Thursday, July 30, 2009

The Spreadsheet Reinvented

My father was an accountant, and I vividly recall his working on spreadsheets (also known as ledger sheets) on the dining room table late at night. He once gave me a short lesson about how to make proper entries onto a spreadsheet. I recall his emphasis on neatness and penmanship, selecting the proper pencil (my father preferred the Ticonderoga No. 3), and having a serviceable gum eraser nearby for making clean erasures. In the early 1980’s, he introduced me to electronic computing. At the time, VisiCalc was all the rage. Later, Lotus 1-2-3 came into vogue. Today, Excel is the most widely-used spreadsheet program in the world, and has almost completely replaced ledger paper in professional practice (though some small businesses still rely on paper ledgers to this day).

Of course, the essential features of the electronic spreadsheet are inherited from its paper lineage, and the ontological purpose of all spreadsheets is the same, regardless of whether one is using an electronic or paper version of the tool. Nevertheless, it's interesting to compare the paper spreadsheet to its electronic successor in an effort to better understand why the spreadsheet remains essential to the practice of finance and accounting.

Below, you will find a short definition of the term “spreadsheet,” together with two download files – one is a facsimile of a paper spreadsheet, the other an electronic spreadsheet. Once you have downloaded both files, place them side-by-side on your monitor screen and then ask yourself the following question: Can one replace the spreadsheet without reinventing the spreadsheet? I look forward to your comments.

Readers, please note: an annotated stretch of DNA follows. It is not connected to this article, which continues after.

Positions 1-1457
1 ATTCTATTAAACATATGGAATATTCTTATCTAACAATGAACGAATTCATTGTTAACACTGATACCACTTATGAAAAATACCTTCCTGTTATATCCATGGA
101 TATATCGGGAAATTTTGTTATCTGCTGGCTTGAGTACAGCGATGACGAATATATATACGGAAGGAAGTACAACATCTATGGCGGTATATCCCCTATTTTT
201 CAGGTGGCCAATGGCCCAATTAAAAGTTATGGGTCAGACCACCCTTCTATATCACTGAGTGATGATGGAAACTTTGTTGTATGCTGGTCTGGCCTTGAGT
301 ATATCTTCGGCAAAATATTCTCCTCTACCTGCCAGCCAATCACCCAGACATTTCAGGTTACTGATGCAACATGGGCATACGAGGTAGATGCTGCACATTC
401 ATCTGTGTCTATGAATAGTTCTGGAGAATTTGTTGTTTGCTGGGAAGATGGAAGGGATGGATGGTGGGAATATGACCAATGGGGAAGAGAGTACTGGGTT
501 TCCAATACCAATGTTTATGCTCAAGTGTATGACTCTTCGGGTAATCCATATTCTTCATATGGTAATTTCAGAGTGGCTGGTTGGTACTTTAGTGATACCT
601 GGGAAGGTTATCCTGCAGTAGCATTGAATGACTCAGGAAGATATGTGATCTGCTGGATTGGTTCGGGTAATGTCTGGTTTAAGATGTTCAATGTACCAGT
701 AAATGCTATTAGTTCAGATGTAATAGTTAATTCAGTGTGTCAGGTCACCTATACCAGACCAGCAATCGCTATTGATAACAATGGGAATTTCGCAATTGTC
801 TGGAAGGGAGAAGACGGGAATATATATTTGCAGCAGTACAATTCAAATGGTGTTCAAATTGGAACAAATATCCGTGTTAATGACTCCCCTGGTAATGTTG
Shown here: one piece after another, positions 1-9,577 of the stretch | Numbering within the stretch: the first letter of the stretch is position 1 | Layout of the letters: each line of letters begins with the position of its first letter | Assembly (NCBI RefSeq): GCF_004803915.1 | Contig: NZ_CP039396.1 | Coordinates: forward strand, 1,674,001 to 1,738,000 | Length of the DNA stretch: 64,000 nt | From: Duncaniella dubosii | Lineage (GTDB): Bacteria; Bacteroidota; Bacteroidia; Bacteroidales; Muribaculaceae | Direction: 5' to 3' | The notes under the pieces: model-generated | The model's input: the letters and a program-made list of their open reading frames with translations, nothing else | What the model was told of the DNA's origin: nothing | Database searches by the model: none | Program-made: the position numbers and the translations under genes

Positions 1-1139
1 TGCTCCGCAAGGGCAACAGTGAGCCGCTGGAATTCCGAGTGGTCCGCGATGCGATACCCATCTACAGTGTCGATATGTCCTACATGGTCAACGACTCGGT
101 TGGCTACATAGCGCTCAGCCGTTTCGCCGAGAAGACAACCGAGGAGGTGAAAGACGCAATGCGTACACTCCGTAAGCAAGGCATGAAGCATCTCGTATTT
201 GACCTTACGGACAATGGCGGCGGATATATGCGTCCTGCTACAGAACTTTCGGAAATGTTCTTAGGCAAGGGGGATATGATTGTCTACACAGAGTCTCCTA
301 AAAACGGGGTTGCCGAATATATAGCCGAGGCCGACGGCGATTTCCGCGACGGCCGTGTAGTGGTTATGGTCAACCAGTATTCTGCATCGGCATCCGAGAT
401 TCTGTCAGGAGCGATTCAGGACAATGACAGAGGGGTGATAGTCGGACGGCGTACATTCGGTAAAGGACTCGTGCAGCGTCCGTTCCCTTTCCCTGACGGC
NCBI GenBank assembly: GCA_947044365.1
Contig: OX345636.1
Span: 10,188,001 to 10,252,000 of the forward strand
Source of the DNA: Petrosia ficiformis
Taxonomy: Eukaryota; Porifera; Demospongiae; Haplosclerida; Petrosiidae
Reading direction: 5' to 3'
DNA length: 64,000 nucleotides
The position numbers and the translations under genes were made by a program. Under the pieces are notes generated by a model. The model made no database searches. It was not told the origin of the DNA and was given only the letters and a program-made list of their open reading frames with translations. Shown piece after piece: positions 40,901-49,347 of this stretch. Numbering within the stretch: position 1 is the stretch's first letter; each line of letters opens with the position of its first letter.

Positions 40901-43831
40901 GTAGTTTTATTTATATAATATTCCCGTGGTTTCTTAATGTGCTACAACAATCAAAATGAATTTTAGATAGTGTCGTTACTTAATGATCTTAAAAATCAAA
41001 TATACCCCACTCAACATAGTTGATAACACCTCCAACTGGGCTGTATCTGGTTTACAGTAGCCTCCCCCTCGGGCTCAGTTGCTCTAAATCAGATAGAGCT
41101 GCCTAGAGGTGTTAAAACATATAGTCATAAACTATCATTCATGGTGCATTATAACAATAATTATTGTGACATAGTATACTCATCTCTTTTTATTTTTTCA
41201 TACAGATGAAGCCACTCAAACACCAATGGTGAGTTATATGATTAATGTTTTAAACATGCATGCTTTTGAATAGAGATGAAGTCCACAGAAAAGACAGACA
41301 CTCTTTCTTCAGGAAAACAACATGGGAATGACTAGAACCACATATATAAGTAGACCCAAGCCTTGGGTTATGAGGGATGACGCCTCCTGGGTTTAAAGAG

spread·sheet n. 1. A piece of paper with rows and columns for recording financial data for use in comparative analysis. 2. Computer Science An accounting or bookkeeping program that displays data in rows and columns on a screen.
Paper Spreadsheet

Electronic Spreadsheet

2 comments:

RAF said...

The paper spreadsheet can and routinely is replaced by its electronic counterpart however I find your question as to reinvention a little difficult to comprehend. If one wishes to exactly replicate the a paper spreadsheet where all calculations are done manually it would certainly be possible to merely create a form with the same number of blank lines (unformulated cells) though I can think of no reason why I or anyone else might want to do that and not take advantage of the automated computing power of the electronic spreadsheet.

cindy.dolan said...

hmmm .... define reinvent, please?
You can certainly have an electronic version of the paper spreadsheet. And the electronic version can of course, improve computational accuracy and allow you to redesign the look and feel to convey meaning beyond the data it contains. I suspect current day electronic spreadsheets may even carry the same nostalgia for our children as the old paper ledger might for you.

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